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close this bookDimensions of Human Development - Research Report on Basic Human Needs Lists (Individual Contributor S. Alkire)
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View the documentMethods for arbitrating disputes
View the documentCriteria for dimensions of human development (85)
View the documentOther lists: the four arguments demonstrated
View the documentConclusion

Criteria for dimensions of human development (85)

1. the dimensions must be based in practical reason - in other words, they "must be readily recognizable and identifiable as one's own" (86) or as relevant to others even if one does not oneself pursue or value them.

2. the dimensions must be intrinsically rather than only instrumentally valuable - basic dimensions are reasons for action which need no further reason; which are intrinsically valuable ('only' is an important qualification because some basic items - like life or knowledge - will also have an instrumental dimension). The specification of 'satisfiers' (or of rights or of liberties) is integral to the pursuit of some dimensions, but not to their identification.

3. the dimension must be irreducible - that is, it must not be a subset of some other valuable and basic reason for acting, but must be the simplest possible reason for acting.

4. the dimension must represent complete reasons for acting - that is, it cannot be a basic motive (pleasure, pain) which is valuable or intelligible only when its pursuit coheres with the pursuit of a valuable reason.

5. the dimension are not yet moral: dimensions of human flourishing represent the basic values people are seeking when they 'be and do and have and interact' intelligibly - whether morally or immorally. They are neither virtues nor personal qualities (gentleness, self-respect, trust). (87)

If the proposed element is neither a means to nor a subset of another dimension, and if it is intelligibly a basic reason for acting, then it will be taken to represent a dimension of human flourishing.

These four kinds of evaluation will become clearer in the following section when we use them to deliberate the different well-being lists which have come up. There are three preliminary points.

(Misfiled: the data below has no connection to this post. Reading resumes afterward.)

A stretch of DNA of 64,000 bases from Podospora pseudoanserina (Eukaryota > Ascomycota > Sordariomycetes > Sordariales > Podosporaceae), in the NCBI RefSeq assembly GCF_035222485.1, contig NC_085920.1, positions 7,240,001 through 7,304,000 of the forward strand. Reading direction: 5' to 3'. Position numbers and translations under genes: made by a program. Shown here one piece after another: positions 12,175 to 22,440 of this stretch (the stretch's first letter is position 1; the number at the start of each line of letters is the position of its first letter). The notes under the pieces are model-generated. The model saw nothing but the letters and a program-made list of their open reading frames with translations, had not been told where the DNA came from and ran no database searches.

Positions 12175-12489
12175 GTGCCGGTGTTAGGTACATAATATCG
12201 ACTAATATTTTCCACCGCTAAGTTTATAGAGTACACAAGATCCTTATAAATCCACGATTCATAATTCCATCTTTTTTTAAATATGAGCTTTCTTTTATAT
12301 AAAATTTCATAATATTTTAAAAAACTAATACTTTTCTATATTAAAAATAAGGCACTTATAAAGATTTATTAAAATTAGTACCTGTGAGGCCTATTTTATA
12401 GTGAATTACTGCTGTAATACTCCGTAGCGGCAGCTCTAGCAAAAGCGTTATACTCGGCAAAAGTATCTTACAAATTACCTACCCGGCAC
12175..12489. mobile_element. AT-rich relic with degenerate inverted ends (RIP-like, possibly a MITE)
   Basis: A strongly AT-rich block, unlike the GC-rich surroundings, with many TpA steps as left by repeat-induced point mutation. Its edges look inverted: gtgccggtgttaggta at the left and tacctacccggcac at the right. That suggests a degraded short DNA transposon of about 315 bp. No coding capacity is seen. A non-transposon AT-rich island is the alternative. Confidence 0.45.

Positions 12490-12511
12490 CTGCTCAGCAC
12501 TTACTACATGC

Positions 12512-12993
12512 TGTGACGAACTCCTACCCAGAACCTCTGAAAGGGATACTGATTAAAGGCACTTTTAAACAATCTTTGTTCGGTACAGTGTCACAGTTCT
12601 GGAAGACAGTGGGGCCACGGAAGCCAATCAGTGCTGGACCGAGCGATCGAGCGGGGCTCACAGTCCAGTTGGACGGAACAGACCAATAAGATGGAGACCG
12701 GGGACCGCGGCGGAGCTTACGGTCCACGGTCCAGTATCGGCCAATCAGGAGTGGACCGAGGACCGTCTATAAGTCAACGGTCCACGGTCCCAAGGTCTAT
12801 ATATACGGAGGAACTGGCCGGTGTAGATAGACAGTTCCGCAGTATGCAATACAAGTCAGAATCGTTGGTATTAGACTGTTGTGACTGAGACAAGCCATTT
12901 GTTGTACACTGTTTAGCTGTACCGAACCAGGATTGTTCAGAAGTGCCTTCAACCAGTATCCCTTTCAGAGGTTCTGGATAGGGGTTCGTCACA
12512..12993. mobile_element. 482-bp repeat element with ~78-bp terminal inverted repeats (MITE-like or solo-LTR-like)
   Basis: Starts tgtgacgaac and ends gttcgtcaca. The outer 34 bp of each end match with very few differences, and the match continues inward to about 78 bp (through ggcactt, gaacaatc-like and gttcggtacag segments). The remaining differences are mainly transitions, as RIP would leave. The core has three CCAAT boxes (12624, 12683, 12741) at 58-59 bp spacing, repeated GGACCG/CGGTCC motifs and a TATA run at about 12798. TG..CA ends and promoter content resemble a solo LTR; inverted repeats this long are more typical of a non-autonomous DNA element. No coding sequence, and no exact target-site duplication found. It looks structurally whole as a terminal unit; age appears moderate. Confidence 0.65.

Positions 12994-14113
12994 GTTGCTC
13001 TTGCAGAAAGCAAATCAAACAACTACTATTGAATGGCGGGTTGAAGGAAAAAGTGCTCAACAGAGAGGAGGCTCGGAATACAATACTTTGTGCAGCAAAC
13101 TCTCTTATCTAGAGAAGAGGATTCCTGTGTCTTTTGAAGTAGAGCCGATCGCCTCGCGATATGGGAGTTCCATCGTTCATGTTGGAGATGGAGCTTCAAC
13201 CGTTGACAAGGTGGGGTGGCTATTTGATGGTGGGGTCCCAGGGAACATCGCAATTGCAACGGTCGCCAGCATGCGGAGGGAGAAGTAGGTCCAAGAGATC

I suggest it does not matter whether an element 'was' in a historical sense, 'generated' by practical reason if and only if reflection on that element can lead one to recognise (by practical reason) it as a valuable reason for action. To use again Max-Neef's words, they "must be readily recognizable and identifiable as one's own." (88) In accord with this, I have reprinted the lists in their simplest form, and not included lengthy descriptions of the elements. The array of dimensions which results from this discussion will, I hope, be the subject of a deeper scrutiny by various communities and authors at various times.

I will prefer the term 'array of dimensions' rather than 'list of needs/values...'. The reason for this is to emphasise the unspecified or generic aspect of this list. If an item on my shopping list is 'carrots' it is quite easy for me to go out and buy carrots because I know what they are. While this is desirable in terms of household efficiency, it is not desirable, as the unsuccessful Basic Material Needs approach illustrates, in terms of human development, because while we may know the dimensions in which an answer will be expressed - the axis in which a picture will be drawn -- the particular group's answer depends on their own choices and commitments. In other words, the word 'dimension' should serve as a reminder to figure out how each community conceives its needs. Therefore rather than conceiving of a 'list' of 'components' of human flourishing which can be spoken from an archemedean viewpoint, I propose a array of dimensions, in reference to which any community might describe their objective of human development.